Often overlooked in the praise heaped – on the whole justly – on Truffauts adjacent early masterworks (The 400 Blows and Jules et Jim), some among us would contend that his lean and moody second film, transposed from the US of David Goodis’ source novel to a bleak and wintery France, is actually even better than either of those New Wave landmarks. As a disenchanted bar pianist caught up in murky criminal dealings, Aznavour proves that he’s far more than an elegant chansonnier, while the inspired framing and editing of this in-every-sense-monochrome tale provides a perfect curtain-raised to LFC’s splendid new season of “Classic Tuesdays”. Truffaut’s output can sometimes appear soft centred: this film and a handful of others (Soft Skin, Anne and Muriel, The Green Room) provide a bracing contrast.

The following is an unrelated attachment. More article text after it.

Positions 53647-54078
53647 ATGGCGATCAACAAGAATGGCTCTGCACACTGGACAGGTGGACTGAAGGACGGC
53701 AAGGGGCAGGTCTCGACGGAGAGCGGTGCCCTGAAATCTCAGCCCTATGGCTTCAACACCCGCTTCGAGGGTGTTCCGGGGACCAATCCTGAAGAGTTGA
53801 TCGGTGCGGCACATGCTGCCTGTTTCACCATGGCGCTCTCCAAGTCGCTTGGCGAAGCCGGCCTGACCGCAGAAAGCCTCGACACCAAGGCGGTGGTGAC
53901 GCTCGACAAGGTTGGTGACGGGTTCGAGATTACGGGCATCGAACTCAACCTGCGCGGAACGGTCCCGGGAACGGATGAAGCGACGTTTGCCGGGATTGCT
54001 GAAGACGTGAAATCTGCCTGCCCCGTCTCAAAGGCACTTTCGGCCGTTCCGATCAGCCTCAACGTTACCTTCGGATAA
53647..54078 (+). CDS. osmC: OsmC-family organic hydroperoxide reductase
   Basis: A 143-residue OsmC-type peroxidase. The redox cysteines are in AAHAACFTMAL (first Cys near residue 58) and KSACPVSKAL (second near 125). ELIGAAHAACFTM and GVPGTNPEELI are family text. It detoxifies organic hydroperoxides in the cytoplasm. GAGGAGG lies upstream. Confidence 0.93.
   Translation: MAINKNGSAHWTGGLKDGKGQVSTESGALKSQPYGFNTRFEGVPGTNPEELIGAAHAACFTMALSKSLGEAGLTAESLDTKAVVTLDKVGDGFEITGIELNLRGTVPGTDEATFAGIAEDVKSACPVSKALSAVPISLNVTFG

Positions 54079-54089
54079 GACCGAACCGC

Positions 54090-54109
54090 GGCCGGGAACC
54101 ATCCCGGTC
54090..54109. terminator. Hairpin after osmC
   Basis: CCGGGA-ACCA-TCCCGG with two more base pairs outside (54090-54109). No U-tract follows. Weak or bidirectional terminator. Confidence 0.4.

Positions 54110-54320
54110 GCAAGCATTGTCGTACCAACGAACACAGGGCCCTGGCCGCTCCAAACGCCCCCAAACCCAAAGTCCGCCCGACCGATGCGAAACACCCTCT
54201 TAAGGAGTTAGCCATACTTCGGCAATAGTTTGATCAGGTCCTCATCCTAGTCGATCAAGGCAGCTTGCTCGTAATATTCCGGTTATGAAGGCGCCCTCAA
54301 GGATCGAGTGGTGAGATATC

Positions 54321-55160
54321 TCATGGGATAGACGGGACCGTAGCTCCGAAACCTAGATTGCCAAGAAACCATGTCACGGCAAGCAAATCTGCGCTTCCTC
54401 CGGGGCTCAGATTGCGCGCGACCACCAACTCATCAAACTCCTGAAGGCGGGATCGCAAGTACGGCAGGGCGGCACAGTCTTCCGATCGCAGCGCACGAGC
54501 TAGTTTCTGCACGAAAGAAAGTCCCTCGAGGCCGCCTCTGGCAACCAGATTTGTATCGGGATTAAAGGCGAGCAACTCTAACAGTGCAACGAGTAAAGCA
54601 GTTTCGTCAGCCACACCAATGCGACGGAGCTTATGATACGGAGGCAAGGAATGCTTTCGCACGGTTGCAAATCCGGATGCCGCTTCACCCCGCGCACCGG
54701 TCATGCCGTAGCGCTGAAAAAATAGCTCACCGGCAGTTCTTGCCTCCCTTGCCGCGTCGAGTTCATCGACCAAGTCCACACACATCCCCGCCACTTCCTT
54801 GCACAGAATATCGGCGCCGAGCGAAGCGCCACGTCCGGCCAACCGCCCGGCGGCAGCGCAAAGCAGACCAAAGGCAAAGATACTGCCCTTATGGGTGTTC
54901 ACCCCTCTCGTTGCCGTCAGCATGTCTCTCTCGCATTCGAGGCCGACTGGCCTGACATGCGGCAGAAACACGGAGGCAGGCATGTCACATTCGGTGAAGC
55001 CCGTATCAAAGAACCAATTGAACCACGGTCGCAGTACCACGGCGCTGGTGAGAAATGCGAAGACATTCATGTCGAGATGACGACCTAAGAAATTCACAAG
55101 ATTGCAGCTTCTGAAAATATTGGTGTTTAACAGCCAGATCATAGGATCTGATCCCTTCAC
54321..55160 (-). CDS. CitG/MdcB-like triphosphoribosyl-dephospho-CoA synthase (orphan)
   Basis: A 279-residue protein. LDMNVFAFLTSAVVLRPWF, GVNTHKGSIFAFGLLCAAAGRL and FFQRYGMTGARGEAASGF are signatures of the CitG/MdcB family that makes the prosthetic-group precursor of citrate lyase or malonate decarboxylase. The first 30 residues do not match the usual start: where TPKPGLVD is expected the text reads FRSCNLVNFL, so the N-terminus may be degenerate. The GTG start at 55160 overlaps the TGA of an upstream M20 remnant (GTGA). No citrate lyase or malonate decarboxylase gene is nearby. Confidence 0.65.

90% – Rotten Tomatoes
7.4/ 10 – IMDB
“A superb combination of genre movie and Truffaut’s special brand of perfectly observed, humanist detail.”
“Essentially a pastiche of the Hollywood B movie, it adopted a maverick attitude towards melodrama and romance that was reinforced by an irresistible jokiness that rendered it an offbeat delight.”